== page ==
I think I can regard this as one of myÂ achievement, is to have a panel pin-up review with only text on the wall. The reason why this is remarkable is the fact that many students in our school have a tendency to produce a panel packed with everything. It is veryÂ uncriticalÂ to include all things you can relate and put them on the wall, without thinking how useful the elements are in telling the story.
It is also a majorÂ disappointmentÂ when facing critics who solely rely on the images posted on the wall and neglect the verbal presentation. It is difficult to imagine an experienced critic without the tempt reach a quick conclusion based on the mostÂ obviousÂ elements on the wall. It is a commonÂ phenomenonÂ that critics consider the time during a verbalÂ presentationÂ the best time to reply text messages or ‘think about something else’. This is okay because it is always safe and easy, for any critic to pickup a topic when they are asked to talk, by quickly looking at the diagrams and images. Of course! Any trained architect could say something about an image.
I have no comment on how the critics behave, but my idealÂ practiceÂ is to organize my presentation such that everyone can follow easily. I admit I’m rude, but I wanted to design my presentation such that critics must listen to my speech in order to know what my story. That is why I must refrain myself from using images, at least not at theÂ beginning.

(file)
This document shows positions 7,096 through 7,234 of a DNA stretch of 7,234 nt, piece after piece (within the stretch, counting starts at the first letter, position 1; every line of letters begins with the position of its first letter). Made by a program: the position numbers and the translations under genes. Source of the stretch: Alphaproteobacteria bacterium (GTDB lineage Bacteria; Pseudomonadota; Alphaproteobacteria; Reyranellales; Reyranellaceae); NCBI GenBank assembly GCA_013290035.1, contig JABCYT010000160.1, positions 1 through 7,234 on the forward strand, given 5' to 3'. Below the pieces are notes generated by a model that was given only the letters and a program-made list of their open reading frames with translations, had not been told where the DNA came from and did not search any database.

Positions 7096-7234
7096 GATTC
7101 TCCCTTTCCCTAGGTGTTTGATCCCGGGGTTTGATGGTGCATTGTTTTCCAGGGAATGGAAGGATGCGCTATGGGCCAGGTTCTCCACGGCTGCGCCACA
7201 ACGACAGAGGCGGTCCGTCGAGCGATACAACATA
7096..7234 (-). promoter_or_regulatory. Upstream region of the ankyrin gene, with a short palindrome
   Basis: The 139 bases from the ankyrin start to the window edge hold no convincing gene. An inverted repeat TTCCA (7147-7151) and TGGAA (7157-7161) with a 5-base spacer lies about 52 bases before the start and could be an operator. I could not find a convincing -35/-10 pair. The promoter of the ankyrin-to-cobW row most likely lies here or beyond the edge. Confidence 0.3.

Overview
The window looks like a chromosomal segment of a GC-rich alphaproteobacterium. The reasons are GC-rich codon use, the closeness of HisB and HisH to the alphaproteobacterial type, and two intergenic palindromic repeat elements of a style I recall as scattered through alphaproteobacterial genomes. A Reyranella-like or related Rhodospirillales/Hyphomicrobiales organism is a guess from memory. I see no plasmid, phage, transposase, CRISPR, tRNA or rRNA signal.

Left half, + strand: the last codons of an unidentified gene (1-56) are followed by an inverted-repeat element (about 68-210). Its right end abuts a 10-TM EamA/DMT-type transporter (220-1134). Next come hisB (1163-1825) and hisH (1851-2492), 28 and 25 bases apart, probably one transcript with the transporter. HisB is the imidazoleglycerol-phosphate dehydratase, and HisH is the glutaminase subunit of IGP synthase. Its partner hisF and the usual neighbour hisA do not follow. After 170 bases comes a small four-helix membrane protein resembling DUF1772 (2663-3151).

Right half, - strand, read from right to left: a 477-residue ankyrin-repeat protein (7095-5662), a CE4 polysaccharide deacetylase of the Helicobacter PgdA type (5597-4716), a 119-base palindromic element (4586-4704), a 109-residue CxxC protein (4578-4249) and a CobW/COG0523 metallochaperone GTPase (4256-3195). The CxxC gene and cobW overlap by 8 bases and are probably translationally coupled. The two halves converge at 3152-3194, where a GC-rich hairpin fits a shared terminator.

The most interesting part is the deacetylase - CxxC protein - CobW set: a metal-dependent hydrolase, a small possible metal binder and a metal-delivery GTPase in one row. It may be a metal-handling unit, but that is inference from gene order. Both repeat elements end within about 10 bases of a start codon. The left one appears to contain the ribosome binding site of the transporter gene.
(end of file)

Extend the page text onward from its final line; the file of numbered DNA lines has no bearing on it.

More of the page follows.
I know some people would put up site analysis, Â museum analysis, flow diagram, volumetric requirements evenÂ informationÂ about Hong Kong as a context filled with research data. The idea is only to show people that they have done something, which does not mean to be useful in helping to shape the presentation or help the design process.
I expected no critic would or could read my text on the wall. But only the title HKMoCA. This is enough for them to know what I’m doing. They are given a A3 sheet of this passage for their reference while I speak. The review this time is to talk about design philosophy and personal vision. It is only at the end of my presentation that I showed images by holding up a A3 size presentation board. This way of laying out my presentation is attempting to give my critics a fear at theÂ beginning, if they don’t listen carefully about my speech, they would have nothing to say afterwards.